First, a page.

The first peregrine chicks born at Salisbury Cathedral in 61 years are now three weeks old and were recently ringed with a unique colour-ring and identification number by Ed Drewitt, well known ornithologist and wildlife presenter.
The process took 5-7 minutes for each of the three chicks. Pip, Peter and Paula were weighed, measured and ringed and the information will be passed onto the British Trust for Ornithology.
The chicks were removed from the nest on the south balcony at the top of the cathedral tower and taken inside the tower for the process. A human ‘spotter’ remained out on the balcony to prevent the parent birds from returning to an empty nest.
For the first time in sixty one years - Salisbury Cathedral has had Peregrine chicks hatch. Three have arrived in a nesting box on the Spire. The birds have long been nesting there but, before now, now chicks have hatched.
Clerk of Works Gary Price said "It's amazingly exciting news that after 61 years we have three live baby peregrine chicks. Mother and chicks are doing well and were today visited by the RSPB who checked that the chicks are all healthy and that Mum's feeding them OK."
The chicks will be ringed by the RSPB when they are three weeks old and 3-4 weeks after that they will fledge and start to fly off the tower.
Salisbury cathedral is a place of peace and spiritually - and that's why it was chosen as the perfect location for a new art installation called 'Sanctuary'. It is a series of stones that have been placed inside and outside the cathedral.
Local artist John Maine hopes his exhibition of rocks, some of which can be touched, sat on and even climbed on, will help visitors feel a sense of calm. Martin Dowse went to find out more.
We're about to get a sneak preview of a new exhibition opening at Salisbury Cathedral. A number of stone installations will stand on the close with other granite carvings in the cloisters all by the sculptor John Maine. It will be open to everyone from Saturday.
A service took place in Salisbury Cathedral today to mark the return - from Afghanistan - of the 1st Mechanised Brigade based in Wiltshire.
The brigade's main role while on tour was to support and train members of the Afghan Army and Police. As Martin Dowse reports - today was also a chance for the soldiers to remember those who didn't make it back.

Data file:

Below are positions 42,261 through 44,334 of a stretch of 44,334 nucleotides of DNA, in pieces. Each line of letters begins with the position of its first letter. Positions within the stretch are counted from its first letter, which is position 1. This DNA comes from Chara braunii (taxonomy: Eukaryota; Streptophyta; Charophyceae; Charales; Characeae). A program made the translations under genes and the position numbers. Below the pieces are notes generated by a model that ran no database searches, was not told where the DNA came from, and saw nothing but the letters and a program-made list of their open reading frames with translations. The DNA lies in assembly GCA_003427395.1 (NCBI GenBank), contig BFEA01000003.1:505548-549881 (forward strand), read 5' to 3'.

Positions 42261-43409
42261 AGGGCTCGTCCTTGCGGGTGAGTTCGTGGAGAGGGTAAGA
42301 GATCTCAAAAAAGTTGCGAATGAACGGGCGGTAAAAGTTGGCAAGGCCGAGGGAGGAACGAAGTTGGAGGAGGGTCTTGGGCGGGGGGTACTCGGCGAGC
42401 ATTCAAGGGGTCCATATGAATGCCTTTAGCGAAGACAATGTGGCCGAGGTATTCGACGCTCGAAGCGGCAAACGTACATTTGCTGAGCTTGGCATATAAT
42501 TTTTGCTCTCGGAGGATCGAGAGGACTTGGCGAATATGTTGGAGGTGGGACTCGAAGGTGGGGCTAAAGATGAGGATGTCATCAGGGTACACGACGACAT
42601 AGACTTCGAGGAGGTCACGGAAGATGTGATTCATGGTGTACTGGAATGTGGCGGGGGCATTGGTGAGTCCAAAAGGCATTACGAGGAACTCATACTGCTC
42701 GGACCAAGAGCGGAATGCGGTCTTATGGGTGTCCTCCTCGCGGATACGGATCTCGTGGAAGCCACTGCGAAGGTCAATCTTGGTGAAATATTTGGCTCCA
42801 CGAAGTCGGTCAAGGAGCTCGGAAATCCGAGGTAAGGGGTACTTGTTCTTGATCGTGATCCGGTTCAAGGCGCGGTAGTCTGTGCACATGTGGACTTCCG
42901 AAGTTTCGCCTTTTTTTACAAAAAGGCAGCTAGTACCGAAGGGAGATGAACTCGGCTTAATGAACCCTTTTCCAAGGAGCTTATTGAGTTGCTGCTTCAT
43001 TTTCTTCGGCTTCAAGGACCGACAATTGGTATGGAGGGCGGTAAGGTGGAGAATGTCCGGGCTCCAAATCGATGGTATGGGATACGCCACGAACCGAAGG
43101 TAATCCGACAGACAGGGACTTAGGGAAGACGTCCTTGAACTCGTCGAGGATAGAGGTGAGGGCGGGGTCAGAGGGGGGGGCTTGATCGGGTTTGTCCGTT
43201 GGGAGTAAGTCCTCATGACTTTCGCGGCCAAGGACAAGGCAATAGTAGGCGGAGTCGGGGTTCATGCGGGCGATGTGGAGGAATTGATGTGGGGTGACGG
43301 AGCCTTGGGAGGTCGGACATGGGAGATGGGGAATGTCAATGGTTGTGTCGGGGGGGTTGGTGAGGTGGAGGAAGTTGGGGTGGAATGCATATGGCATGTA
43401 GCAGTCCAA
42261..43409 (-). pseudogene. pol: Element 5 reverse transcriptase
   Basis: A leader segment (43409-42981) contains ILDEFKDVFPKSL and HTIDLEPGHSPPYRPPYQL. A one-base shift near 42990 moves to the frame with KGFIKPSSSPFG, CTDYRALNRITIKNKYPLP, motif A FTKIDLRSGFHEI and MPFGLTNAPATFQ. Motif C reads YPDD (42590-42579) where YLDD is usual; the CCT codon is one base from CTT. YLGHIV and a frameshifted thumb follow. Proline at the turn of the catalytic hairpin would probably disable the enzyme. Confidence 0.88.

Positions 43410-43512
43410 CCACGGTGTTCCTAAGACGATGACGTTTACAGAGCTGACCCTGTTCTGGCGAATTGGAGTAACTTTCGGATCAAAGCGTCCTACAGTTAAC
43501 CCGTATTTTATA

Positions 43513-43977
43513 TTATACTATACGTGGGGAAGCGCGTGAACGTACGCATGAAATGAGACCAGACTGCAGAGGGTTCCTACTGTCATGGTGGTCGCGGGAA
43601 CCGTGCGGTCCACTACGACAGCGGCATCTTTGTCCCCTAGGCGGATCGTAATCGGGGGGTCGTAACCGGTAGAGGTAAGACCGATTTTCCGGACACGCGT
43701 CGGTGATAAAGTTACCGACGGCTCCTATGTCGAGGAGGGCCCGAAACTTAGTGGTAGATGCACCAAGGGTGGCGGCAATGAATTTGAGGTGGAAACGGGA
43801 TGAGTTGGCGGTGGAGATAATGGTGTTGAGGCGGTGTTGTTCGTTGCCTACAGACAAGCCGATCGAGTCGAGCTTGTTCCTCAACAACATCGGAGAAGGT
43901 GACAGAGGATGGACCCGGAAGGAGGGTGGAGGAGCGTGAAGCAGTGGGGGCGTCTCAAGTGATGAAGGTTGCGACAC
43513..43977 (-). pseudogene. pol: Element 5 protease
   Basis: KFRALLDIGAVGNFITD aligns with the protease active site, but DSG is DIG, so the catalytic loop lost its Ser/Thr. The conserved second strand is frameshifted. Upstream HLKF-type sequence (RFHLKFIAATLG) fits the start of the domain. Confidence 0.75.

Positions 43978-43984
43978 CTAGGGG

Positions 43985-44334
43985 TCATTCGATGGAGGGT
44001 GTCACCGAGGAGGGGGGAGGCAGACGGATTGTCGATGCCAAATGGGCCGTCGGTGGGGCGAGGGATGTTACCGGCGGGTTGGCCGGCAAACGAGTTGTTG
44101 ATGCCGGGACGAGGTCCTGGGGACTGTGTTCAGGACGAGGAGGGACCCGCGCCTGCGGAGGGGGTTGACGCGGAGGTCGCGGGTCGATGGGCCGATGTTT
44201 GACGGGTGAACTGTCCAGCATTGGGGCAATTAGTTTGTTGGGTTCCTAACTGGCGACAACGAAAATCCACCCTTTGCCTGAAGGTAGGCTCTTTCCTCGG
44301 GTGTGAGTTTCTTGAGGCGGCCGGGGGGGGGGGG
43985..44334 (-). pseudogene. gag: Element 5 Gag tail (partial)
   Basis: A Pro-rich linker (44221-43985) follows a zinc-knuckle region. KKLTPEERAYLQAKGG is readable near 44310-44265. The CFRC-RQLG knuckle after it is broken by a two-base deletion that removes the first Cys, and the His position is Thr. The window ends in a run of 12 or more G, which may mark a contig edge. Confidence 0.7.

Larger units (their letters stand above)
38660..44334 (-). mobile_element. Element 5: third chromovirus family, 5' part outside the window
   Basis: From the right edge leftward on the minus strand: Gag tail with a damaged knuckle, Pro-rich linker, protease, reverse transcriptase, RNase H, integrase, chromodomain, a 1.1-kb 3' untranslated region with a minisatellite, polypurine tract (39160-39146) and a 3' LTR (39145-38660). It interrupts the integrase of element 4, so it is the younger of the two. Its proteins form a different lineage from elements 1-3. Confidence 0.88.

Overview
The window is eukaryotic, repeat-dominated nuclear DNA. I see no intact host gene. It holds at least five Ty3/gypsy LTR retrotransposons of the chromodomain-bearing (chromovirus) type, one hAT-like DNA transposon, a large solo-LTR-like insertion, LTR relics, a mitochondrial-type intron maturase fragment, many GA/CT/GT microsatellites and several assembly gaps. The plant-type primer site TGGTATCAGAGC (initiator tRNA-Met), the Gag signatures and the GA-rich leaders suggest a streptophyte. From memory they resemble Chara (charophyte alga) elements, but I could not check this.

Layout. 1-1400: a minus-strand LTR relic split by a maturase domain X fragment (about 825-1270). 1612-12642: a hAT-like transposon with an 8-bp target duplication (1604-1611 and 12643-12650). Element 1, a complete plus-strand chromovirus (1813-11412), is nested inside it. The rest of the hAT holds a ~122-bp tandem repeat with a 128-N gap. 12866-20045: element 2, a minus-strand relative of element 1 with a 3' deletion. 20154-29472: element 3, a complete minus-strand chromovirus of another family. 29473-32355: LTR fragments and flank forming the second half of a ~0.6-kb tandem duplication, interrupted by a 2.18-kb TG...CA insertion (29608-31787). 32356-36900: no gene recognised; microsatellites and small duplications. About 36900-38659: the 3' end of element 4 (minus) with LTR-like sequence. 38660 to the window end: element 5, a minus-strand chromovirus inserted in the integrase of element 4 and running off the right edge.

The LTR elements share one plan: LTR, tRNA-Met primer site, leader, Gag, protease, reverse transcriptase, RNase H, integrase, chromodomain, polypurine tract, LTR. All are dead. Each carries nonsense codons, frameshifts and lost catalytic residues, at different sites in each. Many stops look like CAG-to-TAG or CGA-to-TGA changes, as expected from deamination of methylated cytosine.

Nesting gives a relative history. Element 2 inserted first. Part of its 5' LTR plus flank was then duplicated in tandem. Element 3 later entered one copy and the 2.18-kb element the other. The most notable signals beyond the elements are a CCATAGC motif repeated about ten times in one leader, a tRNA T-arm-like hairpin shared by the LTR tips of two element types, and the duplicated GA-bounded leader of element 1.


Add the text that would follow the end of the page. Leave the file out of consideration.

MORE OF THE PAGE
The Brigade Commander Brigadier Rupert Jones MBE said: “With the focus of the Brigade being Tidworth and Bulford it is a great privilege for us to be hosted in Salisbury today.
“I think it is very important at the end of a tour that you do commemorate your fallen and sadly we had others back here in Britain who died, it is important to remember them and also pause and remember the Afghans who died during the tour as well.
“This summer the Afghans took the lead for the first time, it was a genuinely decisive moment where they had to stand up and they did that very, very, effectively and exceeded everyone’s expectations, not least their own.
“Now the Brigade turns its attention to the next challenge with the Army restructuring.
“The Brigade will take its rotation on to readiness in due course as we re-role into an Armoured Infantry Brigade in 2014 and that is where our focus is.”
Soldiers from 1 Mechanized Brigade have attended a Thanksgiving & Memorial Service at Salisbury Cathedral in Wiltshire.
The service marked the return of the Brigade from its recent tour of Afghanistan, and commemorated personnel who lost their lives in Helmand and the UK.
More than 6,000 personnel from the Brigade deployed on Operation Herrick 18 from April to October 2013 as Task Force Helmand (TFH), the first and last deployment that the Brigade will undertake.
“It was a very moving service we were unfortunately commemorating the loss of three personnel in Afghanistan and four from the Brigade who died in the UK.
“So it was a very touching service for all those who knew them including their families.
“This was also a thanksgiving both for the senior officers to thank the troops under their command and for the nation to thank the troops who have been serving in Afghanistan on Operation HERRICK 18 for the magnificent work they have done in support of the Afghan National Forces.”
– Philip Dunne MP, Minister for Defence, Equipment, Support and Technology,
Salisbury Cathedral was spectacularly illuminated by candle light last night during the annual 'darkness to light' advent procession. The service begins with the medieval cathedral in total darkness and silence before the Advent Candle is lit.
The annual advent service is a mix of music and readings during which two great candlelit processions move around the different spaces in the 750-year-old building which, by the end, is illuminated by almost 1,300 candles and is a spectacular start to the Christmas season.
The Very Reverend June Osborne, Dean of Salisbury Cathedral, gives her reaction to the plans to commemorate the 800th anniversary of the Magna Carta. The Cathedral is currently home to one of four surviving copies.
Salisbury Cathedral is home to one of four surviving copies of the historic document, the Magna Carta. Issued by King John in 1215 as a solution to a political crisis he was facing.
It established for the first time the monarch was subject to the law of the land, rather than above it.
Although nearly a third of the text was dropped or substantially rewritten within ten years and almost all the clauses have been repealed in modern times, Magna Carta remains a cornerstone of the British Constitution and its principles are echoed in the US constitution and others around the world.
As well as providing a once-in-a-lifetime opportunity for researchers to study the documents together, the unification will be a chance for 1,215 members of the public to see the manuscripts side-by-side after winning free tickets in an public ballot.